David Bourget (Western Ontario)
David Chalmers (ANU, NYU)
Rafael De Clercq
Ezio Di Nucci
Jack Alan Reynolds
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Philosophy of Science 57 (1):78-95 (1990)
A computational theory of induction must be able to identify the projectible predicates, that is to distinguish between which predicates can be used in inductive inferences and which cannot. The problems of projectibility are introduced by reviewing some of the stumbling blocks for the theory of induction that was developed by the logical empiricists. My diagnosis of these problems is that the traditional theory of induction, which started from a given (observational) language in relation to which all inductive rules are formulated, does not go deep enough in representing the kind of information used in inductive inferences. As an interlude, I argue that the problem of induction, like so many other problems within AI, is a problem of knowledge representation. To the extent that AI-systems are based on linguistic representations of knowledge, these systems will face basically the same problems as did the logical empiricists over induction. In a more constructive mode, I then outline a non-linguistic knowledge representation based on conceptual spaces. The fundamental units of these spaces are "quality dimensions". In relation to such a representation it is possible to define "natural" properties which can be used for inductive projections. I argue that this approach evades most of the traditional problems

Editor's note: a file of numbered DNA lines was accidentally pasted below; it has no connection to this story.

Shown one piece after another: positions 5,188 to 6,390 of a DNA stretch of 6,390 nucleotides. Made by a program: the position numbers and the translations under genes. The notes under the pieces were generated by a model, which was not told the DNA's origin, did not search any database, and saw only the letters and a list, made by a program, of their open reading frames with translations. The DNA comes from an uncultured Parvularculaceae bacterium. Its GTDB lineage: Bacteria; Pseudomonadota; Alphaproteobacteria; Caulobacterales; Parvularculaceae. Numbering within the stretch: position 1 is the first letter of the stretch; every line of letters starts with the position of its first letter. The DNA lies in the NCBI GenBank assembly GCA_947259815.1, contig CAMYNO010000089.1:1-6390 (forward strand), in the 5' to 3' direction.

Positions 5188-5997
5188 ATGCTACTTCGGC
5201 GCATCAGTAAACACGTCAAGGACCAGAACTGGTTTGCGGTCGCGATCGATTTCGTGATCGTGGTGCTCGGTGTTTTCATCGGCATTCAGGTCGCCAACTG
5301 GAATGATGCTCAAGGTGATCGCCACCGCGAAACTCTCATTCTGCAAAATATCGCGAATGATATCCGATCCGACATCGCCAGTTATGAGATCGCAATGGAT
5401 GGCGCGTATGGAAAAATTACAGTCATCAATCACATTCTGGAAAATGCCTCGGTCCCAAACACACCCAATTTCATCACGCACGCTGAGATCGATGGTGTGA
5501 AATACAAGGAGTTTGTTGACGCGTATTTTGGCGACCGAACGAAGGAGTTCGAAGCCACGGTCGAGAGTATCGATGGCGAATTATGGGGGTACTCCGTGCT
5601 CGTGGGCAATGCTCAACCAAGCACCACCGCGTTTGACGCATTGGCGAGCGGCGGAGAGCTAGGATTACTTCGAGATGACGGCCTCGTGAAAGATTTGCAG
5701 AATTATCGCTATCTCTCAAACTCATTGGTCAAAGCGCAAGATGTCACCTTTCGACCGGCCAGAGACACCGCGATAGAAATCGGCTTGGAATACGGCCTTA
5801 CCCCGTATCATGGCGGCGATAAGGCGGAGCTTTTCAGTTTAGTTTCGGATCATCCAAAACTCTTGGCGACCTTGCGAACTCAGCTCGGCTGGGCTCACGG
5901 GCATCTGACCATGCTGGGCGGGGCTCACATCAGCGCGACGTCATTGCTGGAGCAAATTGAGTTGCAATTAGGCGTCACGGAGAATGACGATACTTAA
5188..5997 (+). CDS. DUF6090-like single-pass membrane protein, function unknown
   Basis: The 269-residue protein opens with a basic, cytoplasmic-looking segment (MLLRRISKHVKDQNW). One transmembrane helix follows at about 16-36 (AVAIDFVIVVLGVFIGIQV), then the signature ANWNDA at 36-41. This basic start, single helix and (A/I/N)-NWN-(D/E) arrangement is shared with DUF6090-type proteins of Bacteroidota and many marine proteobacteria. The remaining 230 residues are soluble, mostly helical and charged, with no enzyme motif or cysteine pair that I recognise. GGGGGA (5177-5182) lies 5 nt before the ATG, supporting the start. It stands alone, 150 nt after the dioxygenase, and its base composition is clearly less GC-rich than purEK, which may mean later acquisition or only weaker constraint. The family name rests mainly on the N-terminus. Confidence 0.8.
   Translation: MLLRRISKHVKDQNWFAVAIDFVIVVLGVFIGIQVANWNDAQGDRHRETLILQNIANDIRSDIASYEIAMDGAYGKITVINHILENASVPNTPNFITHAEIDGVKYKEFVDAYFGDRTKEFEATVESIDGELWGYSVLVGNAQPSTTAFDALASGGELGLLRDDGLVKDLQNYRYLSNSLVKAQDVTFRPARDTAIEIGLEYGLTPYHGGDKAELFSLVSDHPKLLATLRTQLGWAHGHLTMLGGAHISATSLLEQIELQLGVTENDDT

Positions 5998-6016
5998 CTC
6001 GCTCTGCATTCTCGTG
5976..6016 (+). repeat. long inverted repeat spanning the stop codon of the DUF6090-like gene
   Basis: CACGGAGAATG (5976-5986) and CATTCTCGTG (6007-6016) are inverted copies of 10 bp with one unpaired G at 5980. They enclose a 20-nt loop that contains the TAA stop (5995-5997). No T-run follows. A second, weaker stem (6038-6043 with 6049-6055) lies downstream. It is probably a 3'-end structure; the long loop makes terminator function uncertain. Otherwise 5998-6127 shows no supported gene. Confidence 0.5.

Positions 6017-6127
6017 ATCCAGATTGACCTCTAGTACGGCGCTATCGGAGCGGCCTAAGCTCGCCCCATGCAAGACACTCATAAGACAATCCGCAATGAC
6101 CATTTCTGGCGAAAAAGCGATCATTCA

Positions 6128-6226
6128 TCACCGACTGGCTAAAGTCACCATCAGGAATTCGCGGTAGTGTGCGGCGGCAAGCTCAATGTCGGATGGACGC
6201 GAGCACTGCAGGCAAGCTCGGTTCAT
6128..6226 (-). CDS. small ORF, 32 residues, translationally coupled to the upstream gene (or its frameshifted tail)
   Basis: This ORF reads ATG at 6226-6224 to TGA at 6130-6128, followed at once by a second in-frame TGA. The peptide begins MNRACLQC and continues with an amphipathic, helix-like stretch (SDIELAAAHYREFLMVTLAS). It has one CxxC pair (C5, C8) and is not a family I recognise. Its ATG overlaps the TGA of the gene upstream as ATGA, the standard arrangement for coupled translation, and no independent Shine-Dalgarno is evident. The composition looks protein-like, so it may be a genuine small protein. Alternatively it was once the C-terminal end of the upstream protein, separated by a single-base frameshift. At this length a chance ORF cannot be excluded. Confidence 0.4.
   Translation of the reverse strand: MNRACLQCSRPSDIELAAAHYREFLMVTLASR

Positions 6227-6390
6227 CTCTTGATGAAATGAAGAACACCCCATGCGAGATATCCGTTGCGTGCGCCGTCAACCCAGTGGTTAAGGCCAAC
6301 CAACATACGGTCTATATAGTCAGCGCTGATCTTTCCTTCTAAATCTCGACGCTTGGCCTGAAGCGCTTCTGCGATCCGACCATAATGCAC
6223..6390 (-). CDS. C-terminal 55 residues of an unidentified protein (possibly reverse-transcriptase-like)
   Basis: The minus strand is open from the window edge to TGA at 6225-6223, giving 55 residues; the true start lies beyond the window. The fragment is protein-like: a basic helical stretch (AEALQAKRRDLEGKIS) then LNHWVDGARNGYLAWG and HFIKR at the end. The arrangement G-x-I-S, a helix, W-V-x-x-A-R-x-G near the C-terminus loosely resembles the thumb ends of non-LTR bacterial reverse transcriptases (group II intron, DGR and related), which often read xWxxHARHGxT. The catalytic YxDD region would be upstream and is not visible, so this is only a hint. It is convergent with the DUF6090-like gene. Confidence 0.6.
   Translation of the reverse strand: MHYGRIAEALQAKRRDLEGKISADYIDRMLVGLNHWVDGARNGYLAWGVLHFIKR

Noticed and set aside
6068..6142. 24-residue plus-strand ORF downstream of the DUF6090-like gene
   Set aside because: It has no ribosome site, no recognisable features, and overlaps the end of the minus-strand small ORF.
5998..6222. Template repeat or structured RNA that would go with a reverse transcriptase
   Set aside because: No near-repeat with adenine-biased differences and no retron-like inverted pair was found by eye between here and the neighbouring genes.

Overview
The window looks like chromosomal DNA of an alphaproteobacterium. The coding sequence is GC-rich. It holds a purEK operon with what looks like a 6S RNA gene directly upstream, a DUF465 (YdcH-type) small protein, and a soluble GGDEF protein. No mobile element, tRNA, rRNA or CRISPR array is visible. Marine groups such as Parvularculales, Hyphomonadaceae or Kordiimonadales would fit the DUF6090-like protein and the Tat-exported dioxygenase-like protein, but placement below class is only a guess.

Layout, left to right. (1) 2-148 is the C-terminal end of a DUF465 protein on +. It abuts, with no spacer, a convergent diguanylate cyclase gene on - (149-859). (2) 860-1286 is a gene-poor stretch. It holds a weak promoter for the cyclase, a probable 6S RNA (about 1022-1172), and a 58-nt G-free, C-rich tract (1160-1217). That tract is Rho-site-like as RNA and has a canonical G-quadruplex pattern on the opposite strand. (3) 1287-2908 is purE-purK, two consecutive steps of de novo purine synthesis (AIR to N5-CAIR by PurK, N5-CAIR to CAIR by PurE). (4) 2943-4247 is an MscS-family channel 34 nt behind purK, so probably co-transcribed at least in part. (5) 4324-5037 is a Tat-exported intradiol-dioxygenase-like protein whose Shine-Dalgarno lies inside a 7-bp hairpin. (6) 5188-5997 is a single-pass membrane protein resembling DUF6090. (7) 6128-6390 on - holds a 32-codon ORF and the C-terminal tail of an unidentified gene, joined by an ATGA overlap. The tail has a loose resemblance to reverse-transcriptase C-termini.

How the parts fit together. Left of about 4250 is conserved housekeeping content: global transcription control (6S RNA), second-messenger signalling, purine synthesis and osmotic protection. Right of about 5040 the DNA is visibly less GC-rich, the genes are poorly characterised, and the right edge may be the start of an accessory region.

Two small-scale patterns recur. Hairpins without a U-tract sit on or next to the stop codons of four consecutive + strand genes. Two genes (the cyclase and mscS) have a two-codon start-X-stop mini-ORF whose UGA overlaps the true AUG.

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Allen Newell (1992). SOAR as a Unified Theory of Cognition: Issues and Explanations. Behavioral and Brain Sciences 15 (3):464-492.
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Robert Kowalenko (2012). Reply to Israel on the New Riddle of Induction. Philosophia 40 (3):549-552.
Wolfgang Balzer & Klaus Manhart (2014). Scientific Processes and Social Processes. Erkenntnis 79 (S8):1393-1412.
Nicholaos Jones (2009). General Relativity and the Standard Model: Why Evidence for One Does Not Disconfirm the Other. Studies in History and Philosophy of Modern Physics 40 (2):124-132.
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